Personality characteristics (understood as the habitual way of thinking, reacting and relating to others), whose development is affected by both genetic and educational factors: people who suffer from generalized anxiety usually describe themselves as sensitive, emotional, easy to worry, characteristics on the other hand, they are also common to family members; in this regard, genetic factors also seem important, however it is not yet clear how much they represent a risk factor, but equally important is the education received which can positively interfere by increasing the sense of security and negatively reinforcing fears and expectations of damage .
A style of thinking whereby events tend to be interpreted in a catastrophic
Threatening way (e.g. hearing the phone ring, imagining bad news, rather than a pleasant chat): people with the disorder have a tendency to automatically interpret as threatening everything that happens, for example, if you meet the disheveled gaze of a boss, the person will tend to think of it as a sign of disapproval rather than due to some difficulty in personal life; or hearing the phone ring suggests that you are receiving bad news, rather than a friend wanting to have a chat.
Stress associated with events that involve major life changes (e.g. bereavement, change of job, home or partner): anxiety can begin in times of high stress, sometimes a big problem or even a series of small problems can interfere with our ability to adapt and pose a strong threat.
Those with generalized anxiety disorder find it difficult to prevent worries from interfering with attention to the activities they are doing; this implies an impairment of the working (eg slowing down in the performance of tasks) and social functioning (eg tensions caused by frequent requests for reassurance) of these people.
The presence of excessive worries and the difficulty in managing them can also produce a decrease in the sense of personal effectiveness and self-esteem, which often lead to secondary depression.
Another frequent consequence of generalized anxiety disorder is the abuse of psychoactive substances (eg drugs, drugs), which the person can resort to as a desperate attempt to manage the disorder itself or the depression that may follow.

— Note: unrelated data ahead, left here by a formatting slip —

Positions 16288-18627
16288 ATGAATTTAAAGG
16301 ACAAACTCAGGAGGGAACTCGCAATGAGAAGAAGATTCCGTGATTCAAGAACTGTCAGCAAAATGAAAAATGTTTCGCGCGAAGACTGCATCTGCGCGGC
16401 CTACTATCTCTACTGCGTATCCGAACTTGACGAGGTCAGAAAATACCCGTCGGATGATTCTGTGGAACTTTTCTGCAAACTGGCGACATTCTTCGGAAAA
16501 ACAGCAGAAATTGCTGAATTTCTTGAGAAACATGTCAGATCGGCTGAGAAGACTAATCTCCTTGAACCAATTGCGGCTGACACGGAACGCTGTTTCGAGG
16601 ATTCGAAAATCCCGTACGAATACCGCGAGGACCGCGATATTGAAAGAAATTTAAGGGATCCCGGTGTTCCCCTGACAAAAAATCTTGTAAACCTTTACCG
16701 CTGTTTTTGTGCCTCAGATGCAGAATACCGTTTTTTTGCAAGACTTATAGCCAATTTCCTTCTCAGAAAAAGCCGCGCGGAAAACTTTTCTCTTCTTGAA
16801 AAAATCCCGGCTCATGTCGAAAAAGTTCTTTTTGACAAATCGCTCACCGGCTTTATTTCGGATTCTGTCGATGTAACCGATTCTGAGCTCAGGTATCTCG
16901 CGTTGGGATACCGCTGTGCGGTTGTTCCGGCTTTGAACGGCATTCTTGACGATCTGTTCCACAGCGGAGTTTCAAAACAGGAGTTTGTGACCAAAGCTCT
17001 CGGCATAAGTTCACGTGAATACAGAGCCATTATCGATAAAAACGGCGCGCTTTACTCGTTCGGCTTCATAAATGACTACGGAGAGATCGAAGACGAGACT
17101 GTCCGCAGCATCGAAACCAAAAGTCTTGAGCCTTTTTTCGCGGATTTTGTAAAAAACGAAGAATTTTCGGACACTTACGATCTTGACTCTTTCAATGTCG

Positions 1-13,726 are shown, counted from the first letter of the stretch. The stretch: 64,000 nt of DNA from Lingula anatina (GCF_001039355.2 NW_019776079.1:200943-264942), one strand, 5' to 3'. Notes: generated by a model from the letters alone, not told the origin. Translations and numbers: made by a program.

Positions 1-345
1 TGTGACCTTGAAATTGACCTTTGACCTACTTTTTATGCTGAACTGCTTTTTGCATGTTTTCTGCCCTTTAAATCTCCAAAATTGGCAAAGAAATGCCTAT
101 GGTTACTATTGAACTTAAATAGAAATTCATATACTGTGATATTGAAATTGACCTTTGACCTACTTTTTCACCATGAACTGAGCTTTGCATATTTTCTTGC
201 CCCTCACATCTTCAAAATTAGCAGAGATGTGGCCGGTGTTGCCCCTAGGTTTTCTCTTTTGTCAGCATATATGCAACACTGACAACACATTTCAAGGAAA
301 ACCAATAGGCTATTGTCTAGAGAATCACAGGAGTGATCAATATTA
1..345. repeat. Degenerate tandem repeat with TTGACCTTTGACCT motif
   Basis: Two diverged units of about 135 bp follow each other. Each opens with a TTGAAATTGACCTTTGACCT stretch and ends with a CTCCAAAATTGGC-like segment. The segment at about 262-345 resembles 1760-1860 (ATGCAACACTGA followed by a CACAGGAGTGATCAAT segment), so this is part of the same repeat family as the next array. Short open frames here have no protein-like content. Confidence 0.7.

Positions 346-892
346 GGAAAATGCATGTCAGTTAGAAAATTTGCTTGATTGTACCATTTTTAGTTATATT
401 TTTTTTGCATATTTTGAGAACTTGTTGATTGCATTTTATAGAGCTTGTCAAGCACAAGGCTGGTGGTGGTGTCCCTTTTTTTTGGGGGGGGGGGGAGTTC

Different types of treatment
The treatments recognized as the most effective for the treatment of Generalized Anxiety Disorder are pharmacotherapy and psychotherapy.
In drug therapy, new generation antidepressants and benzodiazepines are used. In the short term, these drugs are effective, but upon discontinuation of their intake, it is possible that the symptoms of the disorder will recur as its causes may remain unchanged.
Treating this disorder with drugs alone could be like treating severe back pain by using painkillers only: after some time it is possible that the pain will come back because you have not acted on what caused it.
On the other hand, drugs, by lowering the levels of subjective suffering and anxiety, create favorable conditions for an effective psychotherapeutic intervention.
- For these reasons, clinicians often associate psychotherapeutic treatment with pharmacological treatment.
- In reality, drug therapy is not always prescribed, but it is necessary at least temporarily, for people who have a very intense anxious activation.
A condition that often arises as an obstacle to taking drugs of this type is the “fear“, sometimes conviction, of developing an addiction to these drugs; often this is a prejudice that hinders the effectiveness of the treatment.
Indeed, some drugs (eg benzodiazepines) can cause addiction in the long term, however taking the drug under the supervision of an experienced doctor (psychiatrist) avoids and decreases the risk of this condition.